“What are ya rebelin’ against Johnny?”
“What have ya got?”
That’s it. In this brief question as an answer to a question exchange, the film and our hero, perhaps anti-hero get summed up quite nicely. Forget about James Dean’s Jim Stark. Marlon Brando’s Johnny Strabler is the real rebel without a cause. He’s the leader of the pack of an outlaw motorcycle gang called the Black Rebels, or B.R.M.C. They can get wild. Brando’s Strabler is The Wild One and in his fifth film from 1953, shows the flashes of brilliance which would make him “the greatest movie actor of all time.”
The Wild One is a loose adaptation of true incident involving Hell’s Angels in a small California town in 1947. I doubt the real outlaw bikers would have behaved as the Black Rebels did. The B.R.M.C. behavior is tame, and skids between humorous and downright silly. Some of the scenes and a lot of the dialogue is, dare I say, unbelievable and hokey. Throughout the silliness Brando remains calm, cool, and collected. When he delivers the line quoted above, you know he means it. It’s the most honest line in the film, and the most serious too.
There’s more than Marlon Brando riding through the small town streets and dusty roads of California. Lee Marvin’s on hand as his rival, the leader of another outlaw biker gang. Marvin gives the second best line in the film, and I had to laugh because of the truth in his humorous delivery. Oh, and he’s got a head full of dark hair, a rare thing to see on film. The Brando-Marvin dust-up borders on the worst of pro wrestling and the best of 1960s Batman. Take that statement for what you will, if you know, you know. I can’t really explain it any other way. Character actor Will Wright provides a familiar face. If you don’t recognize the name, you’ll know the face, especially if you’ve spent any time in Mayberry. Gil Stratton gets a special shout out. He’s the comic relief to Brando’s seriousness. He’s worth noting for being William Holden’s lackey in Stalag 17, a film I must review.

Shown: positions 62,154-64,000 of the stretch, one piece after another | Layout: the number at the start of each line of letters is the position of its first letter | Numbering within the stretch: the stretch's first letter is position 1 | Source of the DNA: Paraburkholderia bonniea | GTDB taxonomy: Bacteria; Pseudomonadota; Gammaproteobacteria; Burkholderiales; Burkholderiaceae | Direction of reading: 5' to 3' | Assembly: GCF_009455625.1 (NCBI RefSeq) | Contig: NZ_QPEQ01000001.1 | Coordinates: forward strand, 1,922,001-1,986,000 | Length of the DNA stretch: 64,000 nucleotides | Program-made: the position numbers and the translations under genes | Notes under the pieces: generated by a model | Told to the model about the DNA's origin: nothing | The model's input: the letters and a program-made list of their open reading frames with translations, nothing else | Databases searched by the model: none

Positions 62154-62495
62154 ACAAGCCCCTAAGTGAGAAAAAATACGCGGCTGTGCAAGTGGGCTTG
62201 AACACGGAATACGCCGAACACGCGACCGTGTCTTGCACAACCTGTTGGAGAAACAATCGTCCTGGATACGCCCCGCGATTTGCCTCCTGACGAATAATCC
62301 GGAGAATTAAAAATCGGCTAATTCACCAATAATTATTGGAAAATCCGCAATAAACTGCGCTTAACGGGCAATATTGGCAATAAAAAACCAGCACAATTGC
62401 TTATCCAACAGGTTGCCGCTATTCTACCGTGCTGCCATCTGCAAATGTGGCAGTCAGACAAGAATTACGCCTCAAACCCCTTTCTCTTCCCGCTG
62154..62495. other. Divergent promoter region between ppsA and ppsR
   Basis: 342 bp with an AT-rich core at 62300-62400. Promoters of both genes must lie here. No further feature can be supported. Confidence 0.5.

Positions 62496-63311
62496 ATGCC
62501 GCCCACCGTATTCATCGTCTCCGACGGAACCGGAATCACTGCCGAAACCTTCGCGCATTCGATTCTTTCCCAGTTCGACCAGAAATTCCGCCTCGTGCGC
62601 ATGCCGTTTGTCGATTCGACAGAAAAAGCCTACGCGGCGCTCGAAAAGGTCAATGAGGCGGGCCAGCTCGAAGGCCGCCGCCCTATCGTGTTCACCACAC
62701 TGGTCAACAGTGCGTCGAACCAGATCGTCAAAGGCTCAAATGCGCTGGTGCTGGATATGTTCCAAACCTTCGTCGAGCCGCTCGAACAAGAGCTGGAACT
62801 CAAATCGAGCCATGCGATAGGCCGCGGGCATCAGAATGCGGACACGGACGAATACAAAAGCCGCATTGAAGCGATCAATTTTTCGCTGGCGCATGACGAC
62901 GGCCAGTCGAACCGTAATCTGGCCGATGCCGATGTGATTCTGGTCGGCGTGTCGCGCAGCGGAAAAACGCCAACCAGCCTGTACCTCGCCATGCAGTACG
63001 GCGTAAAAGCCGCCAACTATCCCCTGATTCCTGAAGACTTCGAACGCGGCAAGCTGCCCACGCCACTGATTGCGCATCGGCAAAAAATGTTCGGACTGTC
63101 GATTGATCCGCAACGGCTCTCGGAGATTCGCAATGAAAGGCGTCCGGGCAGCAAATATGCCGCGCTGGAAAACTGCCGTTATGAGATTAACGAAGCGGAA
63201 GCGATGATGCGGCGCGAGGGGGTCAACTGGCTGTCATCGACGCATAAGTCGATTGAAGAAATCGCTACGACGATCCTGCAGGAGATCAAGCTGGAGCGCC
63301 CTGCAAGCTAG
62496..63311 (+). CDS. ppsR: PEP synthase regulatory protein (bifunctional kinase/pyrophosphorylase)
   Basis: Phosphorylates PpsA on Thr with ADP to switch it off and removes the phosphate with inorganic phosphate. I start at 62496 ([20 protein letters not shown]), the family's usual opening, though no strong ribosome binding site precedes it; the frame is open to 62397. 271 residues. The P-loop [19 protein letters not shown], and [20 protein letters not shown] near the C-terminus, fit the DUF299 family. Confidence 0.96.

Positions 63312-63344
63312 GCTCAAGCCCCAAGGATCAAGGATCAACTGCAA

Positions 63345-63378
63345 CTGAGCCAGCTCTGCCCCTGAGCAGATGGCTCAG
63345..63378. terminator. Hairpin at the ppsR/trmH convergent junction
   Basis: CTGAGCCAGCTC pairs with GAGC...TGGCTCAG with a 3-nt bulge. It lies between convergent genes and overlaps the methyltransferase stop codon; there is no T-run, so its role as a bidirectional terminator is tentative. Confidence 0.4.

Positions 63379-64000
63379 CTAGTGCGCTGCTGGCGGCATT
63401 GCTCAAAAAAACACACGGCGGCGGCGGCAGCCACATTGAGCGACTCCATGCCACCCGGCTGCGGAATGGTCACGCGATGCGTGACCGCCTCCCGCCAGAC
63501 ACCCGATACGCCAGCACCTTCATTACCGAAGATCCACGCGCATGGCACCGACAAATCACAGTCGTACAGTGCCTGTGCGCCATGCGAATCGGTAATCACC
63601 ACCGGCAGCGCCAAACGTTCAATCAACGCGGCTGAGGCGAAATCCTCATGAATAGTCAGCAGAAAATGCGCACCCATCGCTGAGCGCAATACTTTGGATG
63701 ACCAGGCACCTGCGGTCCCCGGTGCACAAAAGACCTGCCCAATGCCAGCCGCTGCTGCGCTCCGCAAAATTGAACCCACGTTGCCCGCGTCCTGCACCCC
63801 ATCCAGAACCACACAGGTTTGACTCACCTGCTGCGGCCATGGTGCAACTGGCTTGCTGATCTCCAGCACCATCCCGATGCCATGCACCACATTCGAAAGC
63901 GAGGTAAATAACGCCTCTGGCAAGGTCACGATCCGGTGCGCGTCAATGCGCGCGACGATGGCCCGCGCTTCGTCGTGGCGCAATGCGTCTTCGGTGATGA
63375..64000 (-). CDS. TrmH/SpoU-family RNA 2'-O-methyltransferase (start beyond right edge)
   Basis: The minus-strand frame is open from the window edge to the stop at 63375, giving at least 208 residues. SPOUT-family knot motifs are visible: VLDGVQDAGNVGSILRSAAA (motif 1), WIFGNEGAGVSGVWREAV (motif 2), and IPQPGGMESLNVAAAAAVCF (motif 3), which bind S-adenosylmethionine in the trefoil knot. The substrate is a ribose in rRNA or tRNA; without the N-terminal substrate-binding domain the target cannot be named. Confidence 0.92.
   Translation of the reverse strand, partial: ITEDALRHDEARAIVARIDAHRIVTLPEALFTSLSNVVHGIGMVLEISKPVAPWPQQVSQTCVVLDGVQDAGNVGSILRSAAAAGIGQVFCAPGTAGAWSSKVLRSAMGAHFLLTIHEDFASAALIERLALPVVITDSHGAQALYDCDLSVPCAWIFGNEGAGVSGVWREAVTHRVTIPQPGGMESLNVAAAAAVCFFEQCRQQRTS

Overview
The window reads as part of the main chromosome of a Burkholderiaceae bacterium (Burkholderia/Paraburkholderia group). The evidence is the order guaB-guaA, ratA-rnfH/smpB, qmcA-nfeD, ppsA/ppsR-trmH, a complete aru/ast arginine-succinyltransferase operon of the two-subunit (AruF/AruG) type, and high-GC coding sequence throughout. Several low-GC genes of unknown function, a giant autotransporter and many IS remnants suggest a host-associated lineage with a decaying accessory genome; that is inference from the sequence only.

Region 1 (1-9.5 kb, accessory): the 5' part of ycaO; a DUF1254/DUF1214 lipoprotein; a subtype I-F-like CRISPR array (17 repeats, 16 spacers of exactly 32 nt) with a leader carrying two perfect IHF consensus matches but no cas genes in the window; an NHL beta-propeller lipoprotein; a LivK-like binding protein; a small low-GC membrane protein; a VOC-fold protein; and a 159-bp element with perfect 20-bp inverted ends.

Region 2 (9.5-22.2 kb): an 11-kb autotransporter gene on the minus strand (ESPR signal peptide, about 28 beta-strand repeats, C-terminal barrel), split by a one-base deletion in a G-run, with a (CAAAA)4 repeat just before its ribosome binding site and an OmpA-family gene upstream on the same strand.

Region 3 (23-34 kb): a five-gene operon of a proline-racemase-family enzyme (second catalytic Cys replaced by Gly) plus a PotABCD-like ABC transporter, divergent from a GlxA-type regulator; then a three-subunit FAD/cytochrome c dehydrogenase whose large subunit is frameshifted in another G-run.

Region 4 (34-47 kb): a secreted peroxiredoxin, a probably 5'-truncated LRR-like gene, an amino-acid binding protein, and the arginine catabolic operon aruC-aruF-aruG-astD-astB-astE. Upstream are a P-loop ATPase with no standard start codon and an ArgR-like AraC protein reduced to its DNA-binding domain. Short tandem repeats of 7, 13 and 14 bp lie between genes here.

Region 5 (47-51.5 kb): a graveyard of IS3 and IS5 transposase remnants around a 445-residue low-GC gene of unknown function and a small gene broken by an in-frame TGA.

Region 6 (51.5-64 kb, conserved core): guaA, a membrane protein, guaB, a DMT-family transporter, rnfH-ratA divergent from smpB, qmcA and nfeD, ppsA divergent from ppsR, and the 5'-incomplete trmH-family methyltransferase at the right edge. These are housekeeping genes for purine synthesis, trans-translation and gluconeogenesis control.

I won’t run out and add The Wild One to my collection. This is the second time I’ve seen it and wasn’t really taken the first time. The first half is better than the second, but it’s an easy film to watch. It’s under the 90-minute runtime. This isn’t the best film, but there’s a young Marlon Brando, a young Lee Marvin, and worth at least one viewing.
Copyright © Drew Martin 2017